CVBs can put a religious meeting planner in contact with local security companies, again, with the same conditions as any other services.

  12. What costs are involved with using a CVB?

    Generally there is no cost involved for meeting professionals or tourists who use CVB services. In some cases, a fee for materials may be due.

  13. If it doesn't cost anything to use CVB services, how are they funded?

    According to an IACVB Foundation report on how CVBs are financed, most of them receive a majority of funding from public sources. In general, CVBs with budgets of $5 million or less rely on public funding for more than 80 percent of total funding. Public funds come in the form of hotel room tax revenue, restaurant taxes, city, county, and state taxes.

    More than half the CVBs responding to the survey said they receive membership dues, the leading source of private funding. Advertising, promotional participation, event hosting, and publication and merchandise sales top the list of private revenue.

  14. But is a CVB interested in helping with my small religious event?

    Events of 10 to 10,000 people can get assistance. CVBs are interested in making your group's experience in the location the best it can be, regardless of the gathering's size.

    “What makes a CVB unique is its ability to provide varying levels of service and as much or as little information as needed.”

  15. How involved can a CVB get with my event?

    Want to rent the convention facilities? The CVB can put you in touch with the right people and figure out all the logistics. But as the meeting planner, you are the one responsible for negotiating final prices, signing contracts, and managing the event.

    Site selection assistance is one of the most valuable services of a CVB. Sales managers have an intimate knowledge of local properties. Instead of making individual calls, the CVB can streamline the selection process.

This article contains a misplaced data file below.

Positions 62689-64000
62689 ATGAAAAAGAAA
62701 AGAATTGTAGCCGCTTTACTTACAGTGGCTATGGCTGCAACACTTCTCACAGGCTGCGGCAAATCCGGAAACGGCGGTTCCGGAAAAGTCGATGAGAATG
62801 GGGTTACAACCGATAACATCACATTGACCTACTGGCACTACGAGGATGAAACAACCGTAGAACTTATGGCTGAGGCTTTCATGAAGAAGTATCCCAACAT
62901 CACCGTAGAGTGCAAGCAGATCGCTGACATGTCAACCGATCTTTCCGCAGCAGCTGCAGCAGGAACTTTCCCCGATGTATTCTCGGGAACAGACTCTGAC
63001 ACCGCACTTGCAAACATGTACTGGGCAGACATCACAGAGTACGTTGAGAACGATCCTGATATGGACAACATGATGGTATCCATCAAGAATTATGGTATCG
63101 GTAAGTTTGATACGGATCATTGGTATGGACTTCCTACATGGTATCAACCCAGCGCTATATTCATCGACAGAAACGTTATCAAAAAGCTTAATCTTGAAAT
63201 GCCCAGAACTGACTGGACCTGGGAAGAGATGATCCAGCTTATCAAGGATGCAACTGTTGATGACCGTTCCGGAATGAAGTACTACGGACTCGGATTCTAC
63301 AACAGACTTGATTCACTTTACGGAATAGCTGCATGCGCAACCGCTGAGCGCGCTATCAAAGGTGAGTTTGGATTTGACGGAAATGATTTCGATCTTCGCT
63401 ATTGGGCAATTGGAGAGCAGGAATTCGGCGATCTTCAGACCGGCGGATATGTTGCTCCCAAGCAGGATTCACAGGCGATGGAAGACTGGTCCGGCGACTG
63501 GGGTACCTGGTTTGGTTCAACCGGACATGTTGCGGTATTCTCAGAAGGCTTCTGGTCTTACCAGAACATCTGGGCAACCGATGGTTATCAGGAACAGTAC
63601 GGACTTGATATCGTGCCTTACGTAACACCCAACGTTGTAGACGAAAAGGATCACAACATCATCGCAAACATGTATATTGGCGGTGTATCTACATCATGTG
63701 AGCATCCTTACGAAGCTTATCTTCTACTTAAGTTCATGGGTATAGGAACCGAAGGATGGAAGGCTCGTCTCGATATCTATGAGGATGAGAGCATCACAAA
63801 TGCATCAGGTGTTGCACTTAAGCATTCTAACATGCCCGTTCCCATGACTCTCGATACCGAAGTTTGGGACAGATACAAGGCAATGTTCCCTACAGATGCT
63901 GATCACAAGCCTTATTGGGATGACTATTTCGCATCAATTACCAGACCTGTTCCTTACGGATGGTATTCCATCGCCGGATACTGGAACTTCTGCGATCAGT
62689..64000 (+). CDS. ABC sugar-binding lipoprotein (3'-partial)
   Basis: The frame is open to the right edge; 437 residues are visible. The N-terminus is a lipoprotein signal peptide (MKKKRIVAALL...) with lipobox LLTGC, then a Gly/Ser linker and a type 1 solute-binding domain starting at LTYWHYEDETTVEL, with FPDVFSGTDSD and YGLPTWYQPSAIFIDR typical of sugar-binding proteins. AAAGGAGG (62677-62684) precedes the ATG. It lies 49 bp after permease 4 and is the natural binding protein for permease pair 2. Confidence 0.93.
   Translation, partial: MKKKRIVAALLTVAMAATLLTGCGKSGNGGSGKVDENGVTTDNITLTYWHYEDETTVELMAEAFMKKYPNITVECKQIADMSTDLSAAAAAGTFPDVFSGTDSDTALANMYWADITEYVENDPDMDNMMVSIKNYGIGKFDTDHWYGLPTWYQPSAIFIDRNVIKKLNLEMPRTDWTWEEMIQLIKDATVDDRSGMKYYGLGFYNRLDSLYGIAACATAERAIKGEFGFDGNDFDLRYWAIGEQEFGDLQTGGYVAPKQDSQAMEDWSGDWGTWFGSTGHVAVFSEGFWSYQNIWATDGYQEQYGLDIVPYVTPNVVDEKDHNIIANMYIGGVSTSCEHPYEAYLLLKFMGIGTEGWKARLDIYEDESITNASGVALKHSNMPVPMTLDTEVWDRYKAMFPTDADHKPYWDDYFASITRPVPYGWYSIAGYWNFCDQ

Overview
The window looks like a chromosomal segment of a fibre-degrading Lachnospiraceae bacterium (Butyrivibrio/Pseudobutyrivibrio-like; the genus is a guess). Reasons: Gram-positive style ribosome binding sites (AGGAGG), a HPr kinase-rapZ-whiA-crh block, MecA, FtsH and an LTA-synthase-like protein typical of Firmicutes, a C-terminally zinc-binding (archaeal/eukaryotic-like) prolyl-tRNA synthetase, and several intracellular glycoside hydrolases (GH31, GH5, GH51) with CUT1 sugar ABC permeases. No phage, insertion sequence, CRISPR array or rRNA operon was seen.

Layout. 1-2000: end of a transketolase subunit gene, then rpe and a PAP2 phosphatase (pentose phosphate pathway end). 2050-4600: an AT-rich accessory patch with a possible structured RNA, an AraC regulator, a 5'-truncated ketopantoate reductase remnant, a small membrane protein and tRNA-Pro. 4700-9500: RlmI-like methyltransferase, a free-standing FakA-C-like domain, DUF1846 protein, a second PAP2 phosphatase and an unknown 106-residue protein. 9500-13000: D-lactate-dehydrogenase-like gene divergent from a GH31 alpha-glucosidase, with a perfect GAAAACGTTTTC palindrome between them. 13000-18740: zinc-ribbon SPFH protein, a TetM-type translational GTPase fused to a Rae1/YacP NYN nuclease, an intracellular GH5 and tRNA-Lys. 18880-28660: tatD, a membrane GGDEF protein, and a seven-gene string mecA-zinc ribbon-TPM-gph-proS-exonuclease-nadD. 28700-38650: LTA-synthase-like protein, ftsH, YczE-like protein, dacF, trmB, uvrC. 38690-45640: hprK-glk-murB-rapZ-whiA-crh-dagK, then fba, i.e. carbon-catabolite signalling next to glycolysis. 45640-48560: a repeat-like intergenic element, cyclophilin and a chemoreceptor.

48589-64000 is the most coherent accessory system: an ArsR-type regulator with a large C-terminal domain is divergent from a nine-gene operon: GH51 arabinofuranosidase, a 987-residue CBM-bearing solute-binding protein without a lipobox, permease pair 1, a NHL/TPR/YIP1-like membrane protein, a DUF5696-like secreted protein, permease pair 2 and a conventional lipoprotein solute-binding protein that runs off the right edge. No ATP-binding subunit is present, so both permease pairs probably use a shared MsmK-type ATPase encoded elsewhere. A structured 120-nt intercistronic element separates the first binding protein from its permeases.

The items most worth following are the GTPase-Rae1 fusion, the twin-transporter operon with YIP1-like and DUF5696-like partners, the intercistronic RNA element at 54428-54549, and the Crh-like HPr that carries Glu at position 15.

16. At what stage of the planning process should I call the CVB?

    Large citywide conventions are booked several years in advance to ensure that facilities are available. For things such as personnel assistance, several weeks is generally acceptable.

  17. What can't a CVB do?

    CVBs cannot manage your meeting. But they can connect you to a local management organization that can help. CVBs can point you toward local services and properties that will help keep you within your budget.

  18. Are there CVBs abroad?

    Outside the United States, CVBs often are known as tourist boards, conference boards, or national tourist offices. Nearly every country has some sort of NTO that will probably have local offices. The terms for meeting-related items will vary. For example, meeting space will often be measured in square meters, not square feet.

  19. I want to have my event somewhere unusual. Can a CVB help me find that place?

    CVBs can offer you information ranging from the largest convention hotel to the quaintest countryside properties that are available for rent.

  20. What if I'm just setting up a meeting for my board? How can the CVB help?

    What makes a CVB unique is its ability to provide varying levels of service and as much or as little information as needed. Religious meeting planners will benefit from a CVB's knowledge of accommodations, points of interest, and dining options. Planners are encouraged to ask questions and to use the range of resources available to them.